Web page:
Vantapower is one name for the power we generate when we endure or remain in the face of that which hopes otherwise. It happens when we are a force that refuses total negation over time, also generating power. The work that queer and trans of color artists do is powerful and generates power that is often recruited into the reproduction of institutions and systems that love wayward art and suffocate wayward lives, livelihoods, and living. Provisional inclusion, representation, and visibility are used to stultify and transfix us in the moments where we have the most leverage, in the moments when we are building real political power. These are often the moments where we are also the most worn out and hurt. Real political power is not only generated through organizing political movements, which is very necessary work. Real political power is also created when we expand our imaginations towards materializing our collective desires to live outside the relations of property, profit, and domination.

The capacity that comes from the power of what and how we can imagine is what vantapower names and amplifies. I see and feel vantapower in the experiments with space-time compression offered by Wu Tsang, boychild, Romi Morrison, keyon gaskin, sidony o’neal, and Adee Roberson. These experiments help me to re-member and re-stitch my imagination within kinship and familial and collective networks of care and struggle in times of crisis. They invite me to remember that facing the harm that has been done to me and the harm that I have caused passively and actively is a necessary step in opening up to a kind of existence that is not bound up in coercion, fear, and shame, the affective bulwarks of racial capitalism and heteropatriarchy.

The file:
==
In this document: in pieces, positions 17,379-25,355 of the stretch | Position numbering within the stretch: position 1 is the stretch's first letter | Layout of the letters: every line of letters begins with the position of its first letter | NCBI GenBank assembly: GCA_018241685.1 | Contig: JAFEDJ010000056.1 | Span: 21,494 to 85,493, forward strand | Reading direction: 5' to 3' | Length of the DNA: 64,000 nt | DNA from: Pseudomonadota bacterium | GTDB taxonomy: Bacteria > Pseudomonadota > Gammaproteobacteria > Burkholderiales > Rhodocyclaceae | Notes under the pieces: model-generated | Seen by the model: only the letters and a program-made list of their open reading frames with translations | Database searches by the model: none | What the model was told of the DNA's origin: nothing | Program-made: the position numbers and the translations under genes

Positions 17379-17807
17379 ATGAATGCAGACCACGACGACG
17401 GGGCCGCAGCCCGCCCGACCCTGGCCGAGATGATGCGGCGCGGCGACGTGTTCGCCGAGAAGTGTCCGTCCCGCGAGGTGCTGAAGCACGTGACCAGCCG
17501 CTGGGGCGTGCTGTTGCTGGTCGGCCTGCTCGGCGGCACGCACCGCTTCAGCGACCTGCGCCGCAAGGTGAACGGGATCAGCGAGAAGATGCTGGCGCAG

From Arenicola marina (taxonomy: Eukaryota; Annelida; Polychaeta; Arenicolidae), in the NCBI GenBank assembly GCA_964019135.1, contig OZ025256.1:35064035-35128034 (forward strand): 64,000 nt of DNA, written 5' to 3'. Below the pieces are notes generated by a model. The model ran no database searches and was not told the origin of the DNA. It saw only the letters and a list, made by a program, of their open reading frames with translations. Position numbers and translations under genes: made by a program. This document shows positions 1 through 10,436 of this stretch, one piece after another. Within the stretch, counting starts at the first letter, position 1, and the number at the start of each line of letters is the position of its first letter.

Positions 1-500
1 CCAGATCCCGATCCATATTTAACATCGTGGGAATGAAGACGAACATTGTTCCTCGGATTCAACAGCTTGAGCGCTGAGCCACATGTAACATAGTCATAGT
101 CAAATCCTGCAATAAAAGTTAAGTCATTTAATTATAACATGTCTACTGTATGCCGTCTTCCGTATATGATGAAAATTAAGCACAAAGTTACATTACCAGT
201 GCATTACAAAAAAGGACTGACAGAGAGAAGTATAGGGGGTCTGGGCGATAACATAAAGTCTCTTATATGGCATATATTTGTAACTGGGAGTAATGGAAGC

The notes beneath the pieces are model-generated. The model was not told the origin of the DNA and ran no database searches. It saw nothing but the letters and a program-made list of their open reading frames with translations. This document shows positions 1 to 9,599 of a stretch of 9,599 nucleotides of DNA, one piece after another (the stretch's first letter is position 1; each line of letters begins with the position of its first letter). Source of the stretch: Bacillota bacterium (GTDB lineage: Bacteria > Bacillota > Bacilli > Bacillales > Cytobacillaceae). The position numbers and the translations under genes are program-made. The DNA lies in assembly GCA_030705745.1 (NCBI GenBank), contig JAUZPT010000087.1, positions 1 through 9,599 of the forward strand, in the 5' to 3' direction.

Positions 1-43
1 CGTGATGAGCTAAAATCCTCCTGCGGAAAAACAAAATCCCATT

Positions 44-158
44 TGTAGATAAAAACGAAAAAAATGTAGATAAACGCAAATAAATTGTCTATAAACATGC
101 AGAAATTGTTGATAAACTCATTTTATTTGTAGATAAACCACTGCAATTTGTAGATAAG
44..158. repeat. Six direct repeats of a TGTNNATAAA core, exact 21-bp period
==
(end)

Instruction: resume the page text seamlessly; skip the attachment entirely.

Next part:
Notes

  1. The title of this essay is adapted from James Boggs’ 1967 essay “Black Power: A Scientific Concept Whose Time Has Come.” It is republished in Boggs, James, and Grace Lee Boggs. "Racism and the Class Struggle: Further Pages from a Black Workers Notebook." Racism: Essential Readings (2001): 129. The essay is also available online: https://www.e-flux.com/journal/79/94443/black-power-a-scientific-concept-whose-time-has-come/
  2. Antonio Gramsci and Quitin Hoare. Selections from the Prison Notebooks (London: Lawrence and Wishart, 1971), 276.
  3. Shanté Paradigm Smalls and Elliott H. Powell. "Introduction: An ImPossibility: Black Queer and Trans* Aesthetics" in The Black Scholar 49, no. 1 (2019), 1-5.
  4. I gave a genealogy of vantapower at the Institute for Contemporary Art in Philadelphia on August 9, 2018 that can be accessed here: https://www.youtube.com/watch?v=1OExZBD2W8s
  5. Haritaworn Jin, Kuntsman Adi, and Posocco Silvia. "Introduction: Murderous Inclusions" in International Feminist Journal of Politics 15, no. 4 (2013), 445-452.
  6. Sylvia Wynter, “Maskarade: A ‘Jonkunnu’ Musical Play.” in Mixed Company: Three Early Jamaican Plays, ed. Yvonne Brewster (London: Oberon Books, 2012), 82.
  7. Ibid., 83.
  8. Rasheedah Phillips, Recurrence Plot (and Other Time Travel Tales) (Afrofuturist Affair/House of Future Sciences Books, 2014).
  9. Andrew Millie, "The aesthetics of anti-social behaviour." in Anti-social Behaviour in Britain (London: Palgrave Macmillan, 2014), 102-111.